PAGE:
On the upside, however, you may still use checks to move money from A to В without a record of use to anyone being created by this. One example is that you may move money into a secret, offshore bank account a lot easier than going there in person by sending checks to the bank – as long as you use cashier’s checks that you have obtained without disclosing your identity or presenting any ID whatsoever. One enterprising young man (who shall remain nameless) owns and operates a small chain of electronics stores in, well, a country somewhere in the Western hemisphere. He is able to save quite a bit of cash from the turnover of his business. This not only saves him a bundle on taxes but also makes his business seem “a-bit-less-lucrative-than- average”. Thus it does not inspire the envy of his labor union employees and his local tax assessors.
Not being stupid, he does not keep the skimmed-off proceeds under his mattress nor in a bank in his own country. Instead, he maintains an ever-growing account with a bank in a country with strict bank secrecy laws And about once a month, he travels a few hundred miles around his own country, walking into various banks and purchasing cashier’s checks made out to a fictional person with a common name. He has one piece of ID to support this name, to be used only if absolutely necessary This shows him to be a foreigner, resident in a very respectable (non-South American) country. He then endorses these checks twice, first with an indecipherable signature, then with his own and mails them to his bank which happily credits his account in an attempt to throw anyone off the trail who might later claim that he has made both endorsements himself, he makes the first endorsement in black ink, using a fountain pen • and the second one, “his own” (the one his bankers will recognize, anyway), in blue with an ordinary, cheap ballpoint-pen. Reason; it is harder to compare two different signatures to see if tl*cy were by the same person if they have been made using writing instruments that differ in nature. Depending on the grip of the owner, the tip of a fountain pen takes on a certain angle with prolonged use by the same person (this is why you should never lend your expensive fountain pen to anyone lest the tip gets ruined) affecting the calligraphic characteristics of the writing. A ballpoint pen does not change its characteristics, regardless of who uses it.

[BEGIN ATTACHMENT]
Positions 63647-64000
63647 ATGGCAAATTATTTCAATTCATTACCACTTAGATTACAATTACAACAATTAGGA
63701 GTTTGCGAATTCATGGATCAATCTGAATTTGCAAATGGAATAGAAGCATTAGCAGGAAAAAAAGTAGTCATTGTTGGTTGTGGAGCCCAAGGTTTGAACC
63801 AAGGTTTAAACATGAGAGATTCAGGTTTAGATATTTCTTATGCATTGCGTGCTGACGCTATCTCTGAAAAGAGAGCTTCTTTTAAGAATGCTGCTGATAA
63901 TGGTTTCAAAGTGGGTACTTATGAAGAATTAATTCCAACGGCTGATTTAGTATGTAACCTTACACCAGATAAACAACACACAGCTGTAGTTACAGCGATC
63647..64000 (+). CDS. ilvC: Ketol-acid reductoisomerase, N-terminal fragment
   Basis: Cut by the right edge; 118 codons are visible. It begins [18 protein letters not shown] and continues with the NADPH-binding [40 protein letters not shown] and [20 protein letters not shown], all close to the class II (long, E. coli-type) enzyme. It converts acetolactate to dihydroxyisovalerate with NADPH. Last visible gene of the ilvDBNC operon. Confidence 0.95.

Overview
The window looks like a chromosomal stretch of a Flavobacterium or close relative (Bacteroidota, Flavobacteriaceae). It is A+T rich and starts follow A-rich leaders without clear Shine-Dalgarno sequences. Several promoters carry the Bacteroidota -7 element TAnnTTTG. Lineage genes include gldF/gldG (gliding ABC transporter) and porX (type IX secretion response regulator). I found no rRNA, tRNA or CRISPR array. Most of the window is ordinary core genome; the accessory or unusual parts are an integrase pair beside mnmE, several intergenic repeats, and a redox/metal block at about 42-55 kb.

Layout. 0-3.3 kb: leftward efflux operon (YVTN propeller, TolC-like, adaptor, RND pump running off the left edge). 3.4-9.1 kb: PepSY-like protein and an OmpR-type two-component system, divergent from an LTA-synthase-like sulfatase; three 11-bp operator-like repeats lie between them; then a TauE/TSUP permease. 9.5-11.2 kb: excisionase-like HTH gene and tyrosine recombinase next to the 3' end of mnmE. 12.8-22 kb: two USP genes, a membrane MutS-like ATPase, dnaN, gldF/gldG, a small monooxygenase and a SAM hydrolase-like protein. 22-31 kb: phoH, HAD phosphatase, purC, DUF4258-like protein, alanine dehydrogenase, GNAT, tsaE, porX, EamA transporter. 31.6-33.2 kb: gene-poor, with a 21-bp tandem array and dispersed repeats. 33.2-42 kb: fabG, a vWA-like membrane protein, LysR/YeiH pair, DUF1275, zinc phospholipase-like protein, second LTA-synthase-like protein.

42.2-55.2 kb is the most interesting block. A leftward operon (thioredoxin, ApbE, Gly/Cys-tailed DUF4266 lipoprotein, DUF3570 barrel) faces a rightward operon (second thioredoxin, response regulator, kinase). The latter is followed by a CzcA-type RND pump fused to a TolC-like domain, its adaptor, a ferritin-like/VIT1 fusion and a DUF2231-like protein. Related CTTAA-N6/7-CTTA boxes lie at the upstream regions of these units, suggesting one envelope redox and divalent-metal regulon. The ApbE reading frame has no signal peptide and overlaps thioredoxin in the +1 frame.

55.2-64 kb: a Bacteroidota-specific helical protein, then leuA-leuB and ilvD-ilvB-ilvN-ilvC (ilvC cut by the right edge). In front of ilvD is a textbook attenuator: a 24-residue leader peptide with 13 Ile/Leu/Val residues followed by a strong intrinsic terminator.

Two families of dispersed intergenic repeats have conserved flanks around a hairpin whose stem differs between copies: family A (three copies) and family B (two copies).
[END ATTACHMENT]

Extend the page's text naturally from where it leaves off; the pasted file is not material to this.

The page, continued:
This almost effortless exercise works to ensure that no record is maintained at the bank he uses for his business and private affairs to the effect that he has moved money out of the country. A number of banks in different cities in the same country will merely have microfilm copies of small checks made out to a Mr This-And-That (This-And-That being a very common name in said country) that have later been cashed in a different country. The amounts are small – less than US $1000 per check. Sounds like too little? It is not. Spend perhaps two or three hours walking into ten different banks with a wad of cash and the net result is cashier’s checks worth a total of US $10,000. Do that once a month and the annual total comes to US $120,000. Or once a week for one year and you end up with a respectable US $520,000 moved anonymously, without a record of who bought the checks. Not as fast nor as good as going there in person – but cheaper. The only additional expense being a few buck’s worth of envelopes and stamps.